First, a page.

July 2018

Probably the most useful part of Aquatic Plants and

Their Controlis Table 1 on page 7. This table helps

target and rate various herbicides that are available for

use in an aquatic environment. The table lists eight (8)

different herbicides and then rates them (poor, fair, good

or excellent) for controlling specific plants. Those plants

include common lagoon problems such as duckweed,

cattails, willows and cottonwoods among others. I

should mention that one of the chemicals listed is

copper sulfate. KDHE strongly discourages, possibly

even prohibits, the use of copper sulfate in lagoons for

several good reasons. Therefore, copper sulfate should

not be considered an option when controlling targeted

plants around a wastewater lagoon.

I also encourage reading Table 2 on page 8 that

reviews water use restrictions for various herbicides.

Restrictions listed summarize effects on humans

(drinking, swimming, fish consumption), livestock

watering (dairy and meat), irrigation and agricultural

spraying. While lagoons typically have long detention

times that would meet most restrictions (measured in

days after treatment before use of treated water), it is

still an important consideration for which systems must

account. Downstream water users should have

assurance that water quality has not been adversely

affected by the use of chemicals on a discharging


Another problem is the use of chemicals to correct a

seasonal turnover. Again, I would like to emphasize not

to overreact during turnovers, which typically occur in

early spring or late fall. Turnovers occur at times in the

spring and fall when air temperatures vary widely.

Cattails should never be allowed to overtake a lagoon cell

as in this photo. They can cause many problems including

excessive seepage due to their extensive root system.

Cattails are also a preferred food source of muskrats.

Common aquatic plants that show up in

lagoons and approved control options:


Cattails:one of the best ways to control the growth of cattails,

especially in the middle of a lagoon, is to maintain minimum

water depths of three feet. Most lagoon cells that have at least

three feet of water do not generally have cattail problems. The

water depth is usually sufficient to prevent sunlight penetration

that encourages cattail growth. However, cattails around the

water’s edge are very common and herbicides are an effective

means to control them. The most effective herbicides to use are

Glyphosate (Rodeo and others) and Imazapyr (Habitat). Both

manufacturers recommend adding a surfactant with the

herbicide so the solution adheres to the plants. Both herbicides

are also effective at controlling woody brush and trees such as

willows and cottonwoods.


Duckweed:duckweed is pretty easily identified, as it is one of

the few true floating plants found in sewage lagoons. Their root

hairs extend down into the water to absorb nutrients to survive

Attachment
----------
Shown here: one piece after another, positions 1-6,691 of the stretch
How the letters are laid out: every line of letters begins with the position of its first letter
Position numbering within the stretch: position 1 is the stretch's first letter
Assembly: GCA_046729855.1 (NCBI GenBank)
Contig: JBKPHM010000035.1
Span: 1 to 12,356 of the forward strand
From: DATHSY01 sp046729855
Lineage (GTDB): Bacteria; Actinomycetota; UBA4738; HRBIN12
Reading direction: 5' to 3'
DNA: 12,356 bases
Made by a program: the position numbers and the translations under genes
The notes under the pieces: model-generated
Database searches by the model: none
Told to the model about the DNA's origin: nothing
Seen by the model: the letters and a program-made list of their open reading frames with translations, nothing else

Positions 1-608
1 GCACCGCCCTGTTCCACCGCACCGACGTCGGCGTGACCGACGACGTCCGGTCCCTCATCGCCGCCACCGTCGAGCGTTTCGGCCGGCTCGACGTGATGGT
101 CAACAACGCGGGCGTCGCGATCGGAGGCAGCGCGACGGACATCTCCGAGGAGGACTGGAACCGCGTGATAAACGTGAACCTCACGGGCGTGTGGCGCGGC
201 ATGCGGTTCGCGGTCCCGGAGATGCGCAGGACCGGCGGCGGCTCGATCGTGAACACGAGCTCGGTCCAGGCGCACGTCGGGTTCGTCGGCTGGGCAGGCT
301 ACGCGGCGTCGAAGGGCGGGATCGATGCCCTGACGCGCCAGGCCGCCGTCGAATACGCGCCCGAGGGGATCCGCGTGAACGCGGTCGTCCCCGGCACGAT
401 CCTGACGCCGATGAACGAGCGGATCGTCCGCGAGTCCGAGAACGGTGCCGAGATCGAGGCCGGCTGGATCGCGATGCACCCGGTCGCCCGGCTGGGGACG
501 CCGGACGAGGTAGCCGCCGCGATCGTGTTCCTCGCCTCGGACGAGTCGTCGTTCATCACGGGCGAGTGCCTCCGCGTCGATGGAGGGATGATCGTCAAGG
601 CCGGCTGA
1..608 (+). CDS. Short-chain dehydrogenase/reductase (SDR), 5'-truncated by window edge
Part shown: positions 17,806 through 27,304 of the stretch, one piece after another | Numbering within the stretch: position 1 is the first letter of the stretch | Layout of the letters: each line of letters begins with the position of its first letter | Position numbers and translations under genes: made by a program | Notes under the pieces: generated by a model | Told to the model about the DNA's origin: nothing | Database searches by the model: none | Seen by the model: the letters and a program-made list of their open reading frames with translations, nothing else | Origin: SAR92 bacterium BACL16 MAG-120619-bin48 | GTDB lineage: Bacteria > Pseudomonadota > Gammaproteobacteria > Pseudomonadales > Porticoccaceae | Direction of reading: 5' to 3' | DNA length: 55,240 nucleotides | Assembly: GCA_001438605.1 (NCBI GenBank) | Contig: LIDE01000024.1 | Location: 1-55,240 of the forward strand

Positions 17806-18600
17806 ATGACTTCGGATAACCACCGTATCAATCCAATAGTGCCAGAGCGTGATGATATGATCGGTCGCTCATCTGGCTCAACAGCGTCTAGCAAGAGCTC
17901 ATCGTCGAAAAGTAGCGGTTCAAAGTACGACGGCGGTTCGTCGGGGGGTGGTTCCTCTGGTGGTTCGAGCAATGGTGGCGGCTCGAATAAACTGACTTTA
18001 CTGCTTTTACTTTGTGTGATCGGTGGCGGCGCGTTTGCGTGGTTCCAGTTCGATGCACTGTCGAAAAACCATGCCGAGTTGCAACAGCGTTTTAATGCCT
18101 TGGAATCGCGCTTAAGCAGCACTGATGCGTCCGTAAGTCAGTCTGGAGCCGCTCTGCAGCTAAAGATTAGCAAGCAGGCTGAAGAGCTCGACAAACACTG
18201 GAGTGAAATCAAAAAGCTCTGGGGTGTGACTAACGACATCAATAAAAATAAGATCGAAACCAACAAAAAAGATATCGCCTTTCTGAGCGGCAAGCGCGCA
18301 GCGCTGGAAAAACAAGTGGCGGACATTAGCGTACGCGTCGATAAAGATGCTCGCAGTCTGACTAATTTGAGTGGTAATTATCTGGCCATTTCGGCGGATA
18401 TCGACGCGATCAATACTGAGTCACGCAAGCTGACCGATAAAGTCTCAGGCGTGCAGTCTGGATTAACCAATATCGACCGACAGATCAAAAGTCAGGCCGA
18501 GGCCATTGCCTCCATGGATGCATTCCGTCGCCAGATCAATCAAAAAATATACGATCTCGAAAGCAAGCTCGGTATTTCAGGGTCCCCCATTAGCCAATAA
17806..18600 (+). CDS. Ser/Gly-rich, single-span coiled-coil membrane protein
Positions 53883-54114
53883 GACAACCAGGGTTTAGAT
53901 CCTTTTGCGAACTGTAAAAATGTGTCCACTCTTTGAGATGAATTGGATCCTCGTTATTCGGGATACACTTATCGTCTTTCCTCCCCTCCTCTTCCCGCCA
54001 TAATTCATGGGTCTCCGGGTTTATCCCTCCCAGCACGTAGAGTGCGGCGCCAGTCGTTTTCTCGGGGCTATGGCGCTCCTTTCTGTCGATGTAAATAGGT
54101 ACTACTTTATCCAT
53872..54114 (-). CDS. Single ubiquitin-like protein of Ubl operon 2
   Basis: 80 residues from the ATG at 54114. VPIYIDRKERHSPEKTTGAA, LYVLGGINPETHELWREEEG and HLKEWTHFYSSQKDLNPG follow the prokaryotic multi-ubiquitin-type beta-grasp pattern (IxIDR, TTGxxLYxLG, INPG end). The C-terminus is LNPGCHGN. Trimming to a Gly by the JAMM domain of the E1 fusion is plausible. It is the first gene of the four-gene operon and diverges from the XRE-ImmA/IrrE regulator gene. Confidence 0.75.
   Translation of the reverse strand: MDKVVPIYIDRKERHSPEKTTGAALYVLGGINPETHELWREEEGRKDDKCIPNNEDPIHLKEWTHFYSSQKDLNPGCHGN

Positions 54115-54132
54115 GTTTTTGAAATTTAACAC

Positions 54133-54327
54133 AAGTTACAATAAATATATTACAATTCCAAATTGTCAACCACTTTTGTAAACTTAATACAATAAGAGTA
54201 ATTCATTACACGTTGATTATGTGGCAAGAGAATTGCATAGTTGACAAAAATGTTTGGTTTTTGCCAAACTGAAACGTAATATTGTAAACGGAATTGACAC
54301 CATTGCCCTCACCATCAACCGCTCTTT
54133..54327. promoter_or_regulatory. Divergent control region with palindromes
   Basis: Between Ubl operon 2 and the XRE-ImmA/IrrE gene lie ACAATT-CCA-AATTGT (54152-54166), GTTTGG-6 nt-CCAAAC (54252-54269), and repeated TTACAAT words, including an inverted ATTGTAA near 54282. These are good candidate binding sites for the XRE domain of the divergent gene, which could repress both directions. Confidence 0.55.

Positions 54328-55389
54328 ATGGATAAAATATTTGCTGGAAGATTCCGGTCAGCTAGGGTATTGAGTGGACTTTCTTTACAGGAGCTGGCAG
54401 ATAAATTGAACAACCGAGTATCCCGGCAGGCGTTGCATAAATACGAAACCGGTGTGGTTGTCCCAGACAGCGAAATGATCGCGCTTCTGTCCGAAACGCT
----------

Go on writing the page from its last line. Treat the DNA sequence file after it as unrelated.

and multiply. My recommendation to any operator when dealing

with duckweed is to not overreact. Persons who have operated a

lagoon for several years know, based on past summers, that the

duckweed will form a thick blanket that blocks sunlight and

affects treatment, then control is needed. But in most cases,

duckweed never forms a thick blanket and is blown to a corner

of the lagoon on a windy day, causing no problems. If treatment

is needed, recommended herbicides include Fluridone (Sonar AS

and Avast), Diquat (Reward and Weedtrine D) and Imazapyr

(Habitat). While each herbicide works differently to control

duckweed, most operators report good control. It is also a good

idea when treating a heavy duckweed blanket to not treat the

entire area in one application. Instead, only treat a third to half

of the surface area at a time, and then wait five to seven days for

the next application. Otherwise, the die-off of the entire

duckweed blanket will cause dissolved oxygen levels to drop

dramatically, adversely affecting facultative bacteria breaking

down organic matter.


Filamentous Algae(often referred to as “horsehair” algae

Pithophora roettlerithat forms floating clumps): while not a real

common problem on sewage lagoons, filamentous algae can, like

duckweed, block sunlight and adversely affect treatment.

Filamentous algae typically form dense, free-floating mats. See

the referenced photo. This type of algae comes on quickly and

can cover much of the surface of a cell in just a few days. Of

course, the most effective chemical to use when controlling

filamentous algae is copper sulfate, which KDHE prohibits.But

there may be other solutions for controlling filamentous algae. I

am currently assisting a small community with an aerated three-

cell discharging lagoon that has these type algae on the second

cell. KDHE has recommended, and we are trying, barley straw to

control the algae biologically. The straw is suspended on the

surface of the water; as it decomposes it produces hydrogen

peroxide. Studies indicate that hydrogen peroxide is then toxic to

algae. Hopefully this will be an effective solution for this small

community. The use of barley straw may also translate to other

discharging lagoons needing to reduce excessive algae in their

effluent that can cause the lagoon to exceed their Total

Suspended Solids (TSS) permit limit. Unfortunately, studies have

shown that the treated water must be well oxygenated for the

process to be successful. My next article in The Lifelinemay

discuss this treatment option in more detail, especially if